Alumni Spotlight April 2019

The Institute has continued to engage alumni throughout the year, from bringing them to campus for presentations to participating in the EPIIC symposium to speaking to Inquiry to advising IGL student groups.  The IGL alumni are integral to the IGL community and their willingness to come back and work with the next generation is greatly appreciated.

Alumni Presentations
Tufts Alumni Michael Niconchuk (BUILD, A’11) and Elizabeth (Biz) Herman (EPIIC’08, Exposure, A’10) came to campus in late fall to discuss their work at the intersection of cognitive science and social conflict with Beyond Conflict (formerly Peace and Justice in Times of Transition). 

They spoke about how conflict affects your brain and body, your sense of self, and your community. They went on to explain how conflict often molds the cultural narratives of communities touched by violence around the world.

Mike is a Senior Researcher at Beyond Conflict and a former Emergency Response Coordinator at the Za’atri Refugee Camp in Jordan.  Biz is a PhD Candidate in Political Science at the University of California, Berkeley and an Innovation Fellow at the Innovation Lab for Neuroscience and Social Conflict at Beyond Conflict. 

Mike and Biz are taking an interdisciplinary approach to examining how the brain behaves.  Their current work focuses on forced migration and post-traumatic stress disorder (PTSD) among refugees and displaced peoples. Their goal is to educate and increase access to self-care tools for people struggling with mental health and wellbeing. Understanding how these traumatic experiences manifest themselves mentally, emotionally and physically is key to designing specific self-care exercises.  Using this research, they are creating The Field Guide for Barefoot Psychologists, bringing science to those who need it most in vulnerable setting.

Nichole Sobecki (EPIIC’06, Exposure) is returning to campus on April 23 to present, with her colleagues and fellow photojournalists Sara Terry and Linda Bournane Engelberth, on their project “Her Take: (Re)Thinking Masculinity”.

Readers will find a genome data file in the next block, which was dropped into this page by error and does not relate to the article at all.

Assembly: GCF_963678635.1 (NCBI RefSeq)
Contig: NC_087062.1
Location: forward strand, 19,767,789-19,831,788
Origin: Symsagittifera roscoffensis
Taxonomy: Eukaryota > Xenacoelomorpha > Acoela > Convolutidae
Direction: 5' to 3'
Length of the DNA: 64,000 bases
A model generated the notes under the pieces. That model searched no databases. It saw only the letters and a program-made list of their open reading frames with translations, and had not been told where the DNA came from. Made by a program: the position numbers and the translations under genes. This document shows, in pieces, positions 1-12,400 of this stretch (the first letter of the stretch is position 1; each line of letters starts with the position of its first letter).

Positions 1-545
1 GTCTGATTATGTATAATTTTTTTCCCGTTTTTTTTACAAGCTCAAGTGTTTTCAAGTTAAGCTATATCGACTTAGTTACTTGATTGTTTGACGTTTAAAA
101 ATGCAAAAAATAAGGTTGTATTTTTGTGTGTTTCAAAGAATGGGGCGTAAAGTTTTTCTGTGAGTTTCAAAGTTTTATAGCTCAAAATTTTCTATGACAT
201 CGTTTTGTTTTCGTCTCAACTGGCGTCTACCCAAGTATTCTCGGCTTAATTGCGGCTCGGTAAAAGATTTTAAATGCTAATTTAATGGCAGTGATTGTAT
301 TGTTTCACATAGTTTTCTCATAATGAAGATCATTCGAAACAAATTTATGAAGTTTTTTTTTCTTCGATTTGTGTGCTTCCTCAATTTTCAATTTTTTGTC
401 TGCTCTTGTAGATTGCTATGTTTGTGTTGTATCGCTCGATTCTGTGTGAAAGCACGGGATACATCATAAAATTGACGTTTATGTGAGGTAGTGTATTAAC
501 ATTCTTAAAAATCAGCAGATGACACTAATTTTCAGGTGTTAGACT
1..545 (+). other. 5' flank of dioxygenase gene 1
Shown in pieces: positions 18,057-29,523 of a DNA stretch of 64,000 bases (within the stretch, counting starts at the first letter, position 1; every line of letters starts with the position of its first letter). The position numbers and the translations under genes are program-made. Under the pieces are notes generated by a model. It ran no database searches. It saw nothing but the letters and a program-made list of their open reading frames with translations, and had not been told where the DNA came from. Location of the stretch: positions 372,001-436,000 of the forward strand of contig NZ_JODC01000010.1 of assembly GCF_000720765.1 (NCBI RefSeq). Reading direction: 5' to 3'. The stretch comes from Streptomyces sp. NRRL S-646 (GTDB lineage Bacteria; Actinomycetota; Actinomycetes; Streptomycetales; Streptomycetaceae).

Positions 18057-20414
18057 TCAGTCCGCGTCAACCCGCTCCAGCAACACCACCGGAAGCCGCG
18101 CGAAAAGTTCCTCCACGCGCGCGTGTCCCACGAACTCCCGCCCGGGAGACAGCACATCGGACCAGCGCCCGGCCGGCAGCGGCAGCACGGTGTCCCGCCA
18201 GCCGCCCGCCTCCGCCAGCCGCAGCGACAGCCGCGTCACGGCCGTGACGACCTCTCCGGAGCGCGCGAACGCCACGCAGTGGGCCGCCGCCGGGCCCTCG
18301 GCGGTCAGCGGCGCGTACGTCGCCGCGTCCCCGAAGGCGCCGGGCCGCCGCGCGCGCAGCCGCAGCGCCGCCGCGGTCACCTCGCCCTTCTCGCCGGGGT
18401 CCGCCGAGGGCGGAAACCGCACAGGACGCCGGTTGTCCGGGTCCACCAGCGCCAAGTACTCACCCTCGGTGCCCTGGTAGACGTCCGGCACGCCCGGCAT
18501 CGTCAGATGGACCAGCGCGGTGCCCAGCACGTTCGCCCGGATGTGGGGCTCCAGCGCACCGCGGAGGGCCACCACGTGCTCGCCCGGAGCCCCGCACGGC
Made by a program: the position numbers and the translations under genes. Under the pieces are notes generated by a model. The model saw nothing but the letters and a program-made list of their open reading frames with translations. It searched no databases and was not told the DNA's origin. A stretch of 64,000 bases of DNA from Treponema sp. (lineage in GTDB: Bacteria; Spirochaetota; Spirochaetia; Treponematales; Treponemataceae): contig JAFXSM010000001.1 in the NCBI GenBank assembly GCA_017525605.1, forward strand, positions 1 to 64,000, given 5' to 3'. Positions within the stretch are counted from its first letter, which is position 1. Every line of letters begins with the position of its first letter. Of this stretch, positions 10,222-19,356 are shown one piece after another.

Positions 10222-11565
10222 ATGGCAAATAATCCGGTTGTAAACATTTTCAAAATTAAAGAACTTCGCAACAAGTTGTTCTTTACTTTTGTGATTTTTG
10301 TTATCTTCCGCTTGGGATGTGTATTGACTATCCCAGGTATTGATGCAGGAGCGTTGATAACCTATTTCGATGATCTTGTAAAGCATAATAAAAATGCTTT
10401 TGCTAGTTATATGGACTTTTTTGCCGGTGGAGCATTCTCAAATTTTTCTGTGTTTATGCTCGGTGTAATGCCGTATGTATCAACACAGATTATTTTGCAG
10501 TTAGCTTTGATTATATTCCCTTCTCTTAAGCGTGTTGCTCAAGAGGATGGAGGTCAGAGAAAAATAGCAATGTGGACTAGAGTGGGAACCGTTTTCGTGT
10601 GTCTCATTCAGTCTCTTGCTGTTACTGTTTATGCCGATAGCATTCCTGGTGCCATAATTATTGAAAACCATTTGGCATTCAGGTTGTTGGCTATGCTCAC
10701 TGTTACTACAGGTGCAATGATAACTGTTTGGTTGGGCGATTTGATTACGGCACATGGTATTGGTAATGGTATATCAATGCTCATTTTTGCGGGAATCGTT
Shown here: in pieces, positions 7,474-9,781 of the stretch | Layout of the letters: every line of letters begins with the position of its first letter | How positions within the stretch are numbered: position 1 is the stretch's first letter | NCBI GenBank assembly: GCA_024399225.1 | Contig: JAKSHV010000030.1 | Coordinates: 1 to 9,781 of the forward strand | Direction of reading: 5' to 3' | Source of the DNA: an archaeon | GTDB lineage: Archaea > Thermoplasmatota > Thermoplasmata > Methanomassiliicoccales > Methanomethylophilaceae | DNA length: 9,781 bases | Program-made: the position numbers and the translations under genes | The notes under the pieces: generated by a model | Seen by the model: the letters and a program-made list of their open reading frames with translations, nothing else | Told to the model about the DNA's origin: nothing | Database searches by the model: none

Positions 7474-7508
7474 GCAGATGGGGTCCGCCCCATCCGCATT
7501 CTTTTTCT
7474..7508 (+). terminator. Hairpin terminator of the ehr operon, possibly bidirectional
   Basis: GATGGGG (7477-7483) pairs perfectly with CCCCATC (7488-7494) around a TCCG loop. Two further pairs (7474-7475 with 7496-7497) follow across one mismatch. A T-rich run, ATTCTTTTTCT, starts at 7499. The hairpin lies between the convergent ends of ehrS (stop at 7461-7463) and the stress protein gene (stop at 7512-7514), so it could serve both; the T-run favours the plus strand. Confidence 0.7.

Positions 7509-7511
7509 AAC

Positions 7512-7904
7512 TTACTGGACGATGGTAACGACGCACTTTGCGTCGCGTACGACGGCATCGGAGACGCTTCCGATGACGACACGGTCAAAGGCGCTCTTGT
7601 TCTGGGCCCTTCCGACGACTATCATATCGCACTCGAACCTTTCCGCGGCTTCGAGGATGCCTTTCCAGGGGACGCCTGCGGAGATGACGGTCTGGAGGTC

Her Take: (Re)Thinking Masculinity is a project in seven parts by the Seven of VII, the seven female photographers of VII. Each photographer is undertaking a visual reflection on masculinity — re-framing it, challenging it, referencing it historically, exploring it, considering it in specific cultural contexts and changing social conventions, or coming out from the shadow of it. This project grows from the photographers’ participation in the volatile contemporary debate about gender, power and representation, and the platform that gives them to help build a constructive dialogue in the photography world. (Tuesday, April 23, 11:30am, Cabot 206)

EPIIC Symposium
This year’s Norris and Margery Bendetson EPIIC International Symposium on “Migration in a Turbulent World” featured three IGL alumni: Leila Abu Gheida (EPIIC’87, A’87), Adam Goodman (EPIIC’00, A’03), and Kerri Sherlock Talbot (EPIIC’96, ’97, A’96).

Leila spoke on the panel on “How South to South Migration Is Changing our World” and co-led a breakout session on “Meeting the Need? Development, Investment, Infrastructure and Migration”.  Now the Regional Director of the West Africa and Middle East Regional Office for FHI 360, she is an international development and conflict programming expert with decades of experience working for the U.S. Agency for International Development and other entities specializing in international development and humanitarian assistance.

Both Adam and Kerri spoke on the panel on “Movement and Order: The Securitization of Migration” and led a breakout session on “Migration Challenges on the US/Mexico Border”.